A revision of February’s employment data and a big drop in employment in March has seen unemployment rise to 5.6%, but the economy is still well to the good this year in jobs, today’s employment data from the Australian Bureau of Statistics shows. Nonetheless, the “rate rise looms” crowd might have to make way for the “rate cut looms” mob for the moment.

After the surprise jump of more than 70,000 jobs in February, the latest labour force data from the ABS has produced a surprise on the downside, with a rise in the seasonally adjusted unemployment rate of 0.2 to 5.6%, and the loss of just over 36,000 full and part time jobs. But despite the fall in jobs, the number of jobs created in February was revised slightly up to 74,000 from the 71,500 that many analysts and economists found hard too believe because of changes in the ABS’s sample.

That means total employment is still 38,000 above January seasonally adjusted, which compares to no jobs growth between January and March of last year. But the number of hours worked also fell as 7,400 full time and 28.700 part time jobs were lost, according to the ABS estimates. That’s usually a sign of employer gloom about further sales and revenues (part time jobs seem to be the first to go before full time employees). It fits with the poor business conditions report for the month from the NAB on Tuesday.

Another worrying sign was the fall in the participation rate to 65.1% (down 0.2 percentage points). Market forecasts were for the loss of 7,500 jobs and a steady jobless rate of 5.4%.  The rise in unemployment was led by NSW and Victoria: unemployment in NSW went from 5.3% to 5.5%, though with a small increase in participation; Victoria went further backwards, from 5.4% to 5.6% despite a small fall in participation. Queensland maintained its 5.9% unemployment, but participation fell 0.3%; WA edged up to 4.7% on a 0.4% fall in participation; South Australia was steady at 5.8%, and Tasmania saw a painful jump from 6.6% to 7.3% despite a half a percent fall in participation.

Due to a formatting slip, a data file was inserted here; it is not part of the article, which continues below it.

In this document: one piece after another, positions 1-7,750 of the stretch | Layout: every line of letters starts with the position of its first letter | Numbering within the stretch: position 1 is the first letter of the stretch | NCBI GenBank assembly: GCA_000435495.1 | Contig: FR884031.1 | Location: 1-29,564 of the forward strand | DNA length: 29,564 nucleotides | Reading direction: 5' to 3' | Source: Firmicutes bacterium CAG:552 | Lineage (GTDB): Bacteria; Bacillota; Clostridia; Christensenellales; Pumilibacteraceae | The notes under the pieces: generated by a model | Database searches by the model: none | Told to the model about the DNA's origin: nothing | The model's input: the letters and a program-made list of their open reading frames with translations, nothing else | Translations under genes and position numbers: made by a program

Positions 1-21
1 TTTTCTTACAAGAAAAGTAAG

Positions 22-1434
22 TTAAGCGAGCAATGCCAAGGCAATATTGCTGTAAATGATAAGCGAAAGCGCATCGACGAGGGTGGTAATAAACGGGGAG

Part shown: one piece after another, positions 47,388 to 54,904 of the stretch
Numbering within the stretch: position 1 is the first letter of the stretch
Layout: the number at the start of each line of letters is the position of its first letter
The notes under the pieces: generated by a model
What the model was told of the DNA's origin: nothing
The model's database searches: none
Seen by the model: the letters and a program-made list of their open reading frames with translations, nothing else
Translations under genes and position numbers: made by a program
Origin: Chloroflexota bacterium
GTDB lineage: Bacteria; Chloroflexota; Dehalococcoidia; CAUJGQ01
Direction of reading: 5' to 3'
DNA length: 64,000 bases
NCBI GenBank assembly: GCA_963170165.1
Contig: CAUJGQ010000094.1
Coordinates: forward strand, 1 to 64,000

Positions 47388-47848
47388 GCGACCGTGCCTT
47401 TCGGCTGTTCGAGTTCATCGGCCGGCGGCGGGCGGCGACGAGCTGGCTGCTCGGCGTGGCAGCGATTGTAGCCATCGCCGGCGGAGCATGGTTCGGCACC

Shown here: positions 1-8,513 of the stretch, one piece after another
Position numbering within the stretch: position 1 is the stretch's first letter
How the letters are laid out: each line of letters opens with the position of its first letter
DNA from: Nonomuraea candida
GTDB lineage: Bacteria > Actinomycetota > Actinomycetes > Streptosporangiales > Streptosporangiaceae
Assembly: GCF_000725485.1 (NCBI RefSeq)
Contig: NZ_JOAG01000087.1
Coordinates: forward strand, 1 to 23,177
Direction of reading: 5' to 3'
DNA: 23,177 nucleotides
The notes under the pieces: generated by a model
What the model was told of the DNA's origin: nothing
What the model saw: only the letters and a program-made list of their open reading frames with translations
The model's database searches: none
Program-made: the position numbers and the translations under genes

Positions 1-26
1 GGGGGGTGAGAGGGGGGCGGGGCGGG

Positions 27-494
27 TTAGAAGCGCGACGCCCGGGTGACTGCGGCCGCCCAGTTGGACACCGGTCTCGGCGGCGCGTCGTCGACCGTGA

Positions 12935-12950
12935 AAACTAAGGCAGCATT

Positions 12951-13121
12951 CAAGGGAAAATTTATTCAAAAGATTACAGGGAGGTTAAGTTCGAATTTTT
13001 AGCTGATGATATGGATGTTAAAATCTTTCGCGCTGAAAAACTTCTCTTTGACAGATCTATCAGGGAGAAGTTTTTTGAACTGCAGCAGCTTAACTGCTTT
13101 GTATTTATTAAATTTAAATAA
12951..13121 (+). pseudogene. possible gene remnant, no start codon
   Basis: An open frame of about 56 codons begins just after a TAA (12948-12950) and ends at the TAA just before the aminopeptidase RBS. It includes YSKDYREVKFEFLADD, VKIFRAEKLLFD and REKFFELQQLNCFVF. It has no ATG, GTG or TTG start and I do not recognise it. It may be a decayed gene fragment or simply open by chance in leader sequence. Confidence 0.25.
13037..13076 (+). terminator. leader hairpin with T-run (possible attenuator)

But on a trend basis (which attempt to smooth out the month to month ups and downs of the seasonally adjusted figures), the figures were much better. There was a rise in the number of people employed of 10,300, the jobless rate was steady on 5.5%, from a revised February rate (5.4% originally reported), a steady participation rate of 65.1% and a small increase in the number of hours worked, as there was in February.

The jobs report halted the dollar’s rise and it shed a quarter of a cent to fall back under $US1.05 as traders lifted hopes the Reserve Bank will cut rates soon. It won’t, it will wait and see what happens in the next couple of months, though it will be concerned by the resurgence in the dollar in recent days, which saw it peak at just under $US1.0550 this morning before the jobs data were released.

“Nonetheless, the ‘rate rise looms’ crowd might have to make way for the ‘rate cut looms’ mob for the moment.”

That re-emergence of a new upward movement by the dollar (the second or third in the past four months) brings it to within sight of the $US1.06 level reached earlier this year and last November. This latest rise wasn’t in the thinking of the RBA and Federal Government, but is now very much there thanks to turmoil in the Japanese government bond futures market in the past five days as traders wonder if the huge spending plans of the central bank and the government will boost interest rates too far too fast rather than gradually.

Expectations of a Japanese spending spree has helped boost the dollar, which also hit a 28 year high this week on a trade weighted basis. The euro hit a three year high against the yen this week and China’s current is now at an all time high against the US dollar, bond yields in the US, Europe (Spain, of all countries, has seen its 10 year yields hit near three year lows this week), Germany and Australia ease. But the surge in prices of five and 10 year bond futures in Japan this week (they have nearly doubled form 0.32% for the 10 year security, to 0.58% last night), have set off alarm bells about a wider sell off in Japanese bonds, which, if it ever happened, would shake financial markets globally.